This article was reprinted with permission
from FCPA Professor
One year ago, the New York Times ran a major story (here)
titled "Vast Mexico Bribery Case Hushed Up by Wal-Mart After Top-Level
The conduct at issue in the Times article related to
Wal-Mart's largest foreign subsidiary, Wal-Mart de Mexico ("Wal-Mart Mexico),
and suggested that Wal-Mart Mexico "orchestrated a campaign of bribery to win
market dominance" and that the entity "paid bribes to obtain permits in virtually
every corner" of Mexico.
The April 2012 NY Times article resulted in intense
world-wide media scrutiny of Wal-Mart. However, it was known months
before the NY Times article that Wal-Mart was under FCPA
scrutiny. (See here for
the December 2011 post highlighting Wal-Mart's FCPA disclosure).
Thus, this week is a false one year anniversary of Wal-Mart's
FCPA scrutiny, but a meaningful anniversary nevertheless.
A year ago this week, in response to the NY Times
article, Wal-Mart's stock dropped approximately 8%. However, savvy
investors should have recognized the NY Times induced dip as a buying
opportunity because the market often overreacts (perhaps because of
the plethora of suspect FCPA enforcement information in the public
domain). For instance, the last trading day before the NY Times
April article, Wal-Mart stock closed at $62.45. Last Friday, Wal-Mart
stock closed at $78.29.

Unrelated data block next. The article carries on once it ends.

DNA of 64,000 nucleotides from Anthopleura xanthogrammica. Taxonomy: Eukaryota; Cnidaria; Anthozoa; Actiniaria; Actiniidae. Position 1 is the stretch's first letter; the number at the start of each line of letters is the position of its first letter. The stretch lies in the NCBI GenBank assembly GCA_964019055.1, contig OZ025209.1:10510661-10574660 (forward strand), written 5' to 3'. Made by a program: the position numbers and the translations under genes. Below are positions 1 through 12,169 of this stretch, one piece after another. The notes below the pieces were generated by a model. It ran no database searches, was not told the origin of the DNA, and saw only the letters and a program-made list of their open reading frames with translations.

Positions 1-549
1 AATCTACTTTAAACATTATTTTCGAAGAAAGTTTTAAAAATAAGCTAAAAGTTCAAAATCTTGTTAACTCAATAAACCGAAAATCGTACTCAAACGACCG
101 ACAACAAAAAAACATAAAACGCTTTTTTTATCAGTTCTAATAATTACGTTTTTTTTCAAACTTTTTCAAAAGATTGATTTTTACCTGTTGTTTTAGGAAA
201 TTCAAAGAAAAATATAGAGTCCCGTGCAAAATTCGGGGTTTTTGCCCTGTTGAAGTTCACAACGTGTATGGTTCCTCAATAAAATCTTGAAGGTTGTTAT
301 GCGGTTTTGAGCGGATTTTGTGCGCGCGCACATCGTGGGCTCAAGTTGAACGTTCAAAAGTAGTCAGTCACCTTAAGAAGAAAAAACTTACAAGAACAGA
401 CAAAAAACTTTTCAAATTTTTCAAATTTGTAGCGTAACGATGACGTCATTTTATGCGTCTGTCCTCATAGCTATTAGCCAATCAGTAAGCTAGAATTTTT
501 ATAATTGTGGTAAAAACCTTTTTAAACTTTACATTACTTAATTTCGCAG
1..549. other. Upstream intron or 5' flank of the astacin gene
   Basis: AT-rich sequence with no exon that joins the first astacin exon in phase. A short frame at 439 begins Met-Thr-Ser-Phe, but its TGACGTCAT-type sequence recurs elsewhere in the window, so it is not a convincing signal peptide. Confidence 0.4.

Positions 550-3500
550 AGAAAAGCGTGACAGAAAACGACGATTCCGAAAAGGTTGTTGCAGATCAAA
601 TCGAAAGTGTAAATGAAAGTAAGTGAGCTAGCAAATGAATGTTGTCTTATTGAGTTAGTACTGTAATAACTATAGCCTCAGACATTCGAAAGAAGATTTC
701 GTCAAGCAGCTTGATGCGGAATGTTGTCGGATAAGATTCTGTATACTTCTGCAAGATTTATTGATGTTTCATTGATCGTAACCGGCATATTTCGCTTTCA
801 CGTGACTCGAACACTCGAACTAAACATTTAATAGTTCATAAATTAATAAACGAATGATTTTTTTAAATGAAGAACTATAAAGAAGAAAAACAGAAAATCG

A December 2012 front-page NY Times article (see here for
the prior post) added additional details to the previous April 2012, but did
not change much from an FCPA perspective.
In the year since the original NY Times article,
Wal-Mart's FCPA scrutiny has followed a fairly typical pattern.
Wal-Mart's internal review has expanded beyond Mexico, civil shareholder suits
and derivative claims have been filed, Wal-Mart has engaged in various remedial
measures, and the company's pre-enforcement action professional fees and
expenses has skyrocketed (see this prior post for
my calculation of $604,000 per work day).
The conduct described in the NY Times articles was
unremarkable from a Foreign Corrupt Practices Act perspective - a view I have
consistently held since last April (see here for a prior
post and here
for my article "Foreign Corrupt Practices Act Enforcement As Seen Through
Wal-Mart's Potential Exposure."
The unremarkable portion of the NY
Times articles is that foreign subsidiary of a major multi-national
company operating in an FCPA high-risk jurisdiction allegedly made payments to
"foreign officials" to facilitate or grease the issuance of certain licenses or
permits. Even according to the NY Times, Wal-Mart's subsidiary in Mexico
"had taken steps to conceal [the payments] from Wal-Mart's headquarters in
Bentonville, Ark." and Wal-Mart Mexico's chief auditor altered reports sent to
Bentonville discussing various problematic payments.
Payments in connection with foreign licenses,
permits and the like have been the basis for many FCPA enforcement actions
prior to Wal-Mart's FCPA scrutiny and will likely be the basis for
many FCPA enforcement actions in the future.
Indeed, a November 2012 NY Times article (here) by
David Barstow (the same author as the April 2012 and December 2012 articles)
rightly noted that Wal-Mart's investigation "was uncovering the kinds of problems
and oversights that plague many global corporations." It was perhaps
the most insightful thing the NY Times has said about Wal-Mart's FCPA scrutiny,
yet the November 2012 article received scant attention compared to the other
It is also interesting to ponder the salient question of
whether the payments at issue in Wal-Mart, which are outside the
context of procurement, actually violate the FCPA (and here, as in many
cases, there is an important distinction between the law Congress passed and
DOJ/SEC enforcement theories). For instance, as noted in this